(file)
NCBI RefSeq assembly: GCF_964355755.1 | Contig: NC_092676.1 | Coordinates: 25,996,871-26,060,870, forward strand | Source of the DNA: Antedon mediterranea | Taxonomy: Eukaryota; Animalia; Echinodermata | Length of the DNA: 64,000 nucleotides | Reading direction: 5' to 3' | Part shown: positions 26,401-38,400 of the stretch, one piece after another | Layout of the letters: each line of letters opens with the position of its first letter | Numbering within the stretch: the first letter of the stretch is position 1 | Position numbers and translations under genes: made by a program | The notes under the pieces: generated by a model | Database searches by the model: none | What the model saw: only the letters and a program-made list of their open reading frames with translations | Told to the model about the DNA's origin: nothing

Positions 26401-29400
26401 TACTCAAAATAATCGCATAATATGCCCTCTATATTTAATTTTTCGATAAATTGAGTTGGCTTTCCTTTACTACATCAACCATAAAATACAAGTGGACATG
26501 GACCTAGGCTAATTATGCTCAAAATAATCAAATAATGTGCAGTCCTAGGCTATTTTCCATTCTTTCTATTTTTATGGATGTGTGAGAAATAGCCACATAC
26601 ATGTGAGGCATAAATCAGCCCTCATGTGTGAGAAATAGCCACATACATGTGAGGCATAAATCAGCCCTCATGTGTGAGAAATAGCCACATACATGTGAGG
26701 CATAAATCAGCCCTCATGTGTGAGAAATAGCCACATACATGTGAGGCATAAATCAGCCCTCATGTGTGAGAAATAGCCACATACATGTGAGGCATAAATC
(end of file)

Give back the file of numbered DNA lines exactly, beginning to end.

NCBI RefSeq assembly: GCF_964355755.1 | Contig: NC_092676.1 | Coordinates: 25,996,871-26,060,870, forward strand | Source of the DNA: Antedon mediterranea | Taxonomy: Eukaryota; Animalia; Echinodermata | Length of the DNA: 64,000 nucleotides | Reading direction: 5' to 3' | Part shown: positions 26,401-38,400 of the stretch, one piece after another | Layout of the letters: each line of letters opens with the position of its first letter | Numbering within the stretch: the first letter of the stretch is position 1 | Position numbers and translations under genes: made by a program | The notes under the pieces: generated by a model | Database searches by the model: none | What the model saw: only the letters and a program-made list of their open reading frames with translations | Told to the model about the DNA's origin: nothing

Positions 26401-29400
26401 TACTCAAAATAATCGCATAATATGCCCTCTATATTTAATTTTTCGATAAATTGAGTTGGCTTTCCTTTACTACATCAACCATAAAATACAAGTGGACATG
26501 GACCTAGGCTAATTATGCTCAAAATAATCAAATAATGTGCAGTCCTAGGCTATTTTCCATTCTTTCTATTTTTATGGATGTGTGAGAAATAGCCACATAC
26601 ATGTGAGGCATAAATCAGCCCTCATGTGTGAGAAATAGCCACATACATGTGAGGCATAAATCAGCCCTCATGTGTGAGAAATAGCCACATACATGTGAGG
26701 CATAAATCAGCCCTCATGTGTGAGAAATAGCCACATACATGTGAGGCATAAATCAGCCCTCATGTGTGAGAAATAGCCACATACATGTGAGGCATAAATC